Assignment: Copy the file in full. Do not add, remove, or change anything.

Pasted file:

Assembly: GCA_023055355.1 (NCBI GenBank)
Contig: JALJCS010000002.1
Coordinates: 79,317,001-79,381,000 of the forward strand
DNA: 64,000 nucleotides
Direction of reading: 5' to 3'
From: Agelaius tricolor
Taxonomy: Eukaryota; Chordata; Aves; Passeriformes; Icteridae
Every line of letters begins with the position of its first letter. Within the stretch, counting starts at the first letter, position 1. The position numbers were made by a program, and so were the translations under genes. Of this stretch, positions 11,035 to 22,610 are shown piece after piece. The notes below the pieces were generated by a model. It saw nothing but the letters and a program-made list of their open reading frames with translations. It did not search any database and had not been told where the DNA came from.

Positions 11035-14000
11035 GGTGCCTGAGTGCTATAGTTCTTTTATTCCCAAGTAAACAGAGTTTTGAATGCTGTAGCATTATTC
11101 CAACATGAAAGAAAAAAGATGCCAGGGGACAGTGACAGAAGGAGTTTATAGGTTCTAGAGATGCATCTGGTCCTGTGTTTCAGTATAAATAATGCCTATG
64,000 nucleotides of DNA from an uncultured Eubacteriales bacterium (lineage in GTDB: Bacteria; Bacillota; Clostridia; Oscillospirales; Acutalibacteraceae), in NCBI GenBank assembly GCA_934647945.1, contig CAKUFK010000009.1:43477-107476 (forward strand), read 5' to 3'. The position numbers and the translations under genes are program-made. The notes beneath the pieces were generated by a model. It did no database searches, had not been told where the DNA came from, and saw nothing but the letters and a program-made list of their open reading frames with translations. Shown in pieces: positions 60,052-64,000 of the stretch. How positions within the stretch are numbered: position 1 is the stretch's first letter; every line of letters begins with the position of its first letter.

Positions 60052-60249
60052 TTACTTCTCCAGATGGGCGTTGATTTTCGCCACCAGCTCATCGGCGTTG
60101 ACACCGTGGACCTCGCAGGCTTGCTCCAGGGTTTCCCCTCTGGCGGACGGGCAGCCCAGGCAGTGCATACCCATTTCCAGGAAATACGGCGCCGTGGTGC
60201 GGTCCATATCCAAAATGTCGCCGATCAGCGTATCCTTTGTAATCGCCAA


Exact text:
Assembly: GCA_023055355.1 (NCBI GenBank)
Contig: JALJCS010000002.1
Coordinates: 79,317,001-79,381,000 of the forward strand
DNA: 64,000 nucleotides
Direction of reading: 5' to 3'
From: Agelaius tricolor
Taxonomy: Eukaryota; Chordata; Aves; Passeriformes; Icteridae
Every line of letters begins with the position of its first letter. Within the stretch, counting starts at the first letter, position 1. The position numbers were made by a program, and so were the translations under genes. Of this stretch, positions 11,035 to 22,610 are shown piece after piece. The notes below the pieces were generated by a model. It saw nothing but the letters and a program-made list of their open reading frames with translations. It did not search any database and had not been told where the DNA came from.

Positions 11035-14000
11035 GGTGCCTGAGTGCTATAGTTCTTTTATTCCCAAGTAAACAGAGTTTTGAATGCTGTAGCATTATTC
11101 CAACATGAAAGAAAAAAGATGCCAGGGGACAGTGACAGAAGGAGTTTATAGGTTCTAGAGATGCATCTGGTCCTGTGTTTCAGTATAAATAATGCCTATG
64,000 nucleotides of DNA from an uncultured Eubacteriales bacterium (lineage in GTDB: Bacteria; Bacillota; Clostridia; Oscillospirales; Acutalibacteraceae), in NCBI GenBank assembly GCA_934647945.1, contig CAKUFK010000009.1:43477-107476 (forward strand), read 5' to 3'. The position numbers and the translations under genes are program-made. The notes beneath the pieces were generated by a model. It did no database searches, had not been told where the DNA came from, and saw nothing but the letters and a program-made list of their open reading frames with translations. Shown in pieces: positions 60,052-64,000 of the stretch. How positions within the stretch are numbered: position 1 is the stretch's first letter; every line of letters begins with the position of its first letter.

Positions 60052-60249
60052 TTACTTCTCCAGATGGGCGTTGATTTTCGCCACCAGCTCATCGGCGTTG
60101 ACACCGTGGACCTCGCAGGCTTGCTCCAGGGTTTCCCCTCTGGCGGACGGGCAGCCCAGGCAGTGCATACCCATTTCCAGGAAATACGGCGCCGTGGTGC
60201 GGTCCATATCCAAAATGTCGCCGATCAGCGTATCCTTTGTAATCGCCAA